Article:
clock menu more-arrow no yes

Filed under:

Kiké Hernandez 2018 salary arbitration preview

New, 74 comments
2017 Major League Baseball World Series Game Five: Los Angeles Dodgers v. Houston Astros

Kiké Hernandez started games at seven different positions in 2017, and is eligible for salary arbitration for the first time this offseason.

Hernandez playing so many positions — he started 16 games in center field, 16 games at shortstop, 15 games in right field, 12 games in left field, eight games at third base, two games at second base and two games at first base last season — adds an extra hurdle to finding truly comparable players.

There are plenty of players with roughly the same service time as Hernandez, who has three years, 54 days under his belt. But very few can match his versatility. Here is a group of players from the last three offseasons; let’s see how Hernandez stacks up against them.

Hernandez comparable players (career)

Players Years Service PA HR BA/OBP/SLG OPS+ wOBA wRC+ rWAR fWAR Salary
Players Years Service PA HR BA/OBP/SLG OPS+ wOBA wRC+ rWAR fWAR Salary
Kiké Hernandez 2014-17 3.054 938 28 .236/.312/.413 96 0.314 98 4.4 4.3 TBD
Scooter Gennett 2013-16 3.071 1,637 35 .279/.318/.420 99 0.319 97 5.0 4.1 $2,525,000
Chris Owings 2013-16 3.027 1,411 15 .254/.294/.376 78 0.290 74 2.9 1.2 $2,300,000
Lonnie Chisenhall 2011-14 3.027 1,215 36 .260/.310/.417 103 0.319 102 3.9 2.6 $2,250,000
Wilmer Flores 2013-16 3.003 1,220 39 .257/.296/.408 94 0.305 94 0.6 3.5 $2,200,000
Marwin Gonzalez* 2012-15 3.133 1,121 24 .258/.300/.383 89 0.301 90 3.7 1.7 $2,000,000
Freddy Galvis 2012-15 3.021 1,153 20 .241/.282/.352 74 0.277 72 0.4 1.7 $2,000,000
Brett Lawrie 2011-14 3.055 1,431 43 .234/.265/.323 104 0.328 105 12.1 8.2 $1,925,000
Ruben Tejada* 2010-14 3.171 1,778 7 .254/.328/.317 83 0.290 83 4.2 4.1 $1,880,000
Daniel Nava 2010-14 3.045 1,449 23 .273/.362/.398 108 0.339 110 7.9 5.2 $1,850,000
Danny Espinosa 2010-14 3.113 1,959 55 .228/.299/.387 86 0.301 87 5.4 7.3 $1,800,000
Aaron Hicks 2013-16 3.041 1,289 28 .223/.299/.346 77 0.286 76 1.9 0.7 $1,350,000
Scott Van Slyke* 2012-16 3.151 821 27 .249/.331/.424 110 0.331 113 4.3 4.3 $1,325,000
Ezequiel Carrera 2011-16 3.039 980 11 .255/.314/.351 84 0.294 84 0.8 1.6 $1,162,500
Logan Forsythe 2011-14 3.113 1,098 18 .235/.303/.343 85 0.287 84 2.3 1.1 $1,100,000
Eric Sogard 2010-14 3.064 930 7 .235/.296/.317 73 0.275 74 2.8 1.7 $1,075,000
Ryan Flaherty 2012-14 3.000 750 23 .221/.283/.369 79 0.287 78 1.9 1.7 $1,075,000
*Super Two Thanks as always to MLB Trade Rumors, Cot’s Baseball Contracts & Baseball-Reference

Marwin Gonzalez is a jack of all trades himself for the Astros, and he has similar career numbers to Hernandez through three years. Gonzalez earned $2 million in 2016, though that was his second, not first year of arbitration because he was a Super Two the year before, which inflated his number by starting the process a year earlier.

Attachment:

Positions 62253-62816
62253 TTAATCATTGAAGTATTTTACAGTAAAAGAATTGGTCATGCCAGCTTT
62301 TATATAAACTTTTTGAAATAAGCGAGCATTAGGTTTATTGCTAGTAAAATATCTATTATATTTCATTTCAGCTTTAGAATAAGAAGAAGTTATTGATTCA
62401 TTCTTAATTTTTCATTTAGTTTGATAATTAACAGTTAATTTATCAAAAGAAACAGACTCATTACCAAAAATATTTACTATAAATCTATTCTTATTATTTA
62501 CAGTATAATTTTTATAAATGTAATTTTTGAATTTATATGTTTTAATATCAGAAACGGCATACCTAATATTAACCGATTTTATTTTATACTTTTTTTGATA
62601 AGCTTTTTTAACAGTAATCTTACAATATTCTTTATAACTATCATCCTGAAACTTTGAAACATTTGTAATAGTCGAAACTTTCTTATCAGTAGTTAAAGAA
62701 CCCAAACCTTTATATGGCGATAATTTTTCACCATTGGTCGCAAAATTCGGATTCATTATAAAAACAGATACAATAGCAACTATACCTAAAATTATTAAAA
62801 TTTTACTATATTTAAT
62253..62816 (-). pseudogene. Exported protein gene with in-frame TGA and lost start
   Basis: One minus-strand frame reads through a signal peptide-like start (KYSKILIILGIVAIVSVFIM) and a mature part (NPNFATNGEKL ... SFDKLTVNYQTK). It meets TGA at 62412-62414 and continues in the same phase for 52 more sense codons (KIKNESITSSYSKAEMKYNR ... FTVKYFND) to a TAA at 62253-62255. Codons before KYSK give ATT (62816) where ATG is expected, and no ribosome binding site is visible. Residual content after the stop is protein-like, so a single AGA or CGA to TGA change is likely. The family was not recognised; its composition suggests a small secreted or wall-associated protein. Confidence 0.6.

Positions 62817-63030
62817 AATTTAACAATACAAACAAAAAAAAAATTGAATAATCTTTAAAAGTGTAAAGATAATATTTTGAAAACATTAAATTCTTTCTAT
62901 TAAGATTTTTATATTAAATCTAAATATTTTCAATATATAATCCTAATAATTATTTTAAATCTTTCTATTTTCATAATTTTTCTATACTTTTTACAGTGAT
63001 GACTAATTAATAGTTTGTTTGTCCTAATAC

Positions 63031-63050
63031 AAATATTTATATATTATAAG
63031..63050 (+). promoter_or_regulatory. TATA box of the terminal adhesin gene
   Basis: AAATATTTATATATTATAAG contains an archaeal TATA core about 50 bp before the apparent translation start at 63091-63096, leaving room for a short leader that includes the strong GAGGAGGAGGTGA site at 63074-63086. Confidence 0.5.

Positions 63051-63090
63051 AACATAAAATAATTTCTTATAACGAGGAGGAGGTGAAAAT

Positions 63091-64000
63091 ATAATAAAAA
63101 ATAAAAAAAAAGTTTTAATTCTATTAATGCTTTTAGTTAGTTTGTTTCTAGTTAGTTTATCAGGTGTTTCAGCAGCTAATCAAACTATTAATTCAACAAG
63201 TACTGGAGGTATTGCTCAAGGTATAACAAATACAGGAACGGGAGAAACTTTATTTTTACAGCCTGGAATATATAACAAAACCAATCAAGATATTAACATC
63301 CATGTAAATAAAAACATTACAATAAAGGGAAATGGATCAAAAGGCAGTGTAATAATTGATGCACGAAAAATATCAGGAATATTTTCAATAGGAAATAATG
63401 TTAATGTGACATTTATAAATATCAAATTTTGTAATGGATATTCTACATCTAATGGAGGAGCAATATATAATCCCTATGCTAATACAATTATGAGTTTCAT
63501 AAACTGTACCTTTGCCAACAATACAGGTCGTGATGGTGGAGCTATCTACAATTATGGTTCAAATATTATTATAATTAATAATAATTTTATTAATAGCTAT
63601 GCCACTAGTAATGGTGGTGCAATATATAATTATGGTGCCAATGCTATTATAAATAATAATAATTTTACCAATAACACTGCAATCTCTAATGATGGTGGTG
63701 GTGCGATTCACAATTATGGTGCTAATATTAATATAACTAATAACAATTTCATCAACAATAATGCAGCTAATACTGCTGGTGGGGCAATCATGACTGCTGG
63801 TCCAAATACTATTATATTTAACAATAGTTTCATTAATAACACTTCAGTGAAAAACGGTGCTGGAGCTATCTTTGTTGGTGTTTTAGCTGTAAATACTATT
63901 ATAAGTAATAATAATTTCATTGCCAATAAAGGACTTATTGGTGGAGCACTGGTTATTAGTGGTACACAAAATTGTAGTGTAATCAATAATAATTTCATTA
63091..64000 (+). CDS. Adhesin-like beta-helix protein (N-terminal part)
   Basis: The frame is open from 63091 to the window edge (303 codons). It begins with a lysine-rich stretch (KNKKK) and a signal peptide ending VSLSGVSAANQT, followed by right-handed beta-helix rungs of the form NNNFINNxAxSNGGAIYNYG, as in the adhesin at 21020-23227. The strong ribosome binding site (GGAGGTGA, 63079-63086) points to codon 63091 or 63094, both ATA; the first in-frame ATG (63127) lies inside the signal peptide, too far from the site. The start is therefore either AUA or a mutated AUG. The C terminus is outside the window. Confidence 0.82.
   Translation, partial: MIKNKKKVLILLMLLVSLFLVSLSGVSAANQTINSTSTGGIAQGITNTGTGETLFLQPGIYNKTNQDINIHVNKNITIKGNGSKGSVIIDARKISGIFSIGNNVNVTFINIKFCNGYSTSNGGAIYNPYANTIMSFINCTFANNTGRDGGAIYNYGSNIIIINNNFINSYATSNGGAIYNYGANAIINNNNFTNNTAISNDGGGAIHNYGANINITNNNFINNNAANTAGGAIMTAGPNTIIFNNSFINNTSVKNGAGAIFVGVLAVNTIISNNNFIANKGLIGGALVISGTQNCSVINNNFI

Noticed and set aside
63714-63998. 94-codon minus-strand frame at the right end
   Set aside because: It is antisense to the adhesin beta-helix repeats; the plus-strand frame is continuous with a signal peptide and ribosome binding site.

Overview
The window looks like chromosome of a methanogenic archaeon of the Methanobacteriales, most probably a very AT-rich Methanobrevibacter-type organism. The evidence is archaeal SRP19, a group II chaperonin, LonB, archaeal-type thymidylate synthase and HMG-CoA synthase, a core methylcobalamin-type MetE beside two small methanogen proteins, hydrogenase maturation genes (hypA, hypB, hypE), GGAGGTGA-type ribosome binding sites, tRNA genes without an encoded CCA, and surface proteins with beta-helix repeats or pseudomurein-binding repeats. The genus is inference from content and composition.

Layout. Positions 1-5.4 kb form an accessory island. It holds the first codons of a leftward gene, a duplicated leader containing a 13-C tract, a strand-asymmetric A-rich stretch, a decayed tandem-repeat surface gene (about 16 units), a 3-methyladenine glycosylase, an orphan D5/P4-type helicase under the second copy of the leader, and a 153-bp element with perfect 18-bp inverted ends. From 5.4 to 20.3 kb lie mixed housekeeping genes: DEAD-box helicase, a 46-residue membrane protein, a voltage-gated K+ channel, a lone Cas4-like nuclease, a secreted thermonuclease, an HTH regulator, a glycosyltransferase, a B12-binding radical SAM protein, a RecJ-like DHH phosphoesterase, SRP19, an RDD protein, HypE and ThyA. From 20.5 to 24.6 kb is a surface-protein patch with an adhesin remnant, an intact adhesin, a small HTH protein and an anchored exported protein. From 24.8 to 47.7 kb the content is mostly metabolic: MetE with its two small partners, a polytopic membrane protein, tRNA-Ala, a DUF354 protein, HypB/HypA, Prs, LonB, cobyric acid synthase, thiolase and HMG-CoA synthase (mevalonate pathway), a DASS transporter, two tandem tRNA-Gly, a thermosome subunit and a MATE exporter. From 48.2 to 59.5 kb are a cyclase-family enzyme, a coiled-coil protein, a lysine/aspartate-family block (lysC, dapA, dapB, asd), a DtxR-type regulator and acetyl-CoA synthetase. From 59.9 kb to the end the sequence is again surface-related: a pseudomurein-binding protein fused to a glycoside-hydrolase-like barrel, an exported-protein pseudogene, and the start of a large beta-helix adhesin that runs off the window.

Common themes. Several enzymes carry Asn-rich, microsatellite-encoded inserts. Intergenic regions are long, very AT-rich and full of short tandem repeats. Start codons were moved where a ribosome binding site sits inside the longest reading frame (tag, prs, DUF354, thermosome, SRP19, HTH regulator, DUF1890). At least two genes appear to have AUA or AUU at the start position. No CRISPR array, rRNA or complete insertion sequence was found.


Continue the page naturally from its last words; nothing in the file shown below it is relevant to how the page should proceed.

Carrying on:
Ruben Tejada seems like a decent comp, with nearly identical career WAR to Hernandez in 840 more plate appearances.. Tejada was also a Super Two, so his $1.88 million in 2015 was a tad inflated.

Then there are Brett Lawrie and Danny Espinosa, with better career bulk numbers and production than Gonzalez. They earned $1.925 million and $1.8 million, respectively in their first arb years, making that sort of an upper limit for Hernandez.

Let’s shift to the launch-year numbers for each of these players.

Hernandez comparable players (single year)

Players Year Service PA HR BA/OBP/SLG OPS+ wOBA wRC+ rWAR fWAR Salary
Players Year Service PA HR BA/OBP/SLG OPS+ wOBA wRC+ rWAR fWAR Salary
Kiké Hernandez 2017 3.054 342 11 .215/.308/.421 91 0.310 92 1.4 1.3 TBD
Scooter Gennett 2016 3.071 542 14 .263/.317/.412 91 0.315 91 0.9 0.1 $2,525,000
Chris Owings 2016 3.027 466 5 .277/.315/.416 88 0.311 86 1.6 0.6 $2,300,000
Lonnie Chisenhall 2014 3.027 533 13 .280/.343/.427 115 0.340 117 1.4 1.8 $2,250,000
Wilmer Flores 2016 3.003 335 16 .267/.316/.469 111 0.336 112 0.2 0.5 $2,200,000
Marwin Gonzalez* 2015 3.133 370 12 .270/.317/.442 109 0.329 111 1.8 1.7 $2,000,000
Freddy Galvis 2015 3.021 603 7 .263/.302/.343 79 0.283 76 0.4 1.3 $2,000,000
Brett Lawrie 2014 3.055 282 12 .247/.301/.421 103 0.320 103 1.7 1.8 $1,925,000
Ruben Tejada* 2014 3.171 419 5 .237/.342/.410 90 0.292 88 1.3 1.3 $1,880,000
Daniel Nava 2014 3.045 408 4 .270/.346/.361 98 0.319 99 3.4 2.6 $1,850,000
Danny Espinosa 2014 3.113 364 8 .219/.283/.351 74 0.280 75 0.0 0.6 $1,800,000
Aaron Hicks 2016 3.041 361 8 .217/.281/.336 65 0.270 64 -0.3 -0.2 $1,350,000
Scott Van Slyke* 2016 3.151 113 1 .225/.292/.314 64 0.267 66 -0.2 -0.2 $1,325,000
Ezequiel Carrera 2016 3.039 310 6 .248/.323/.356 83 0.301 85 0.7 0.7 $1,162,500
Logan Forsythe 2014 3.113 336 6 .223/.287/.329 77 0.278 78 0.8 -0.5 $1,100,000
Eric Sogard 2014 3.064 329 1 .223/.298/.268 64 0.262 68 0.5 0.4 $1,075,000
Ryan Flaherty 2014 3.000 312 7 .221/.288/.356 80 0.287 79 1.0 0.7 $1,075,000
*Super Two Thanks as always to MLB Trade Rumors, Cot’s Baseball Contracts & Baseball-Reference

Tejada again looks like a nearly identical comp here

Old friend Scott Van Slyke has similar career bulk numbers and production to Hernandez, but Hernandez had the much better launch year. Van Slyke earned $1.325 million in 2017 but was also a Super Two the year before. Given Hernandez’s better launch season, that seems like the floor for him.

The guess

MLB Trade Rumors projected a 2018 salary of $1.3 million for Hernandez. Given his similar production to Tejada, I think Hernandez can make a case for somewhere near Tejada’s $1.88 million. Since Tejada was a Super Two let’s discount it a little bit and say $1.65 million for Hernandez.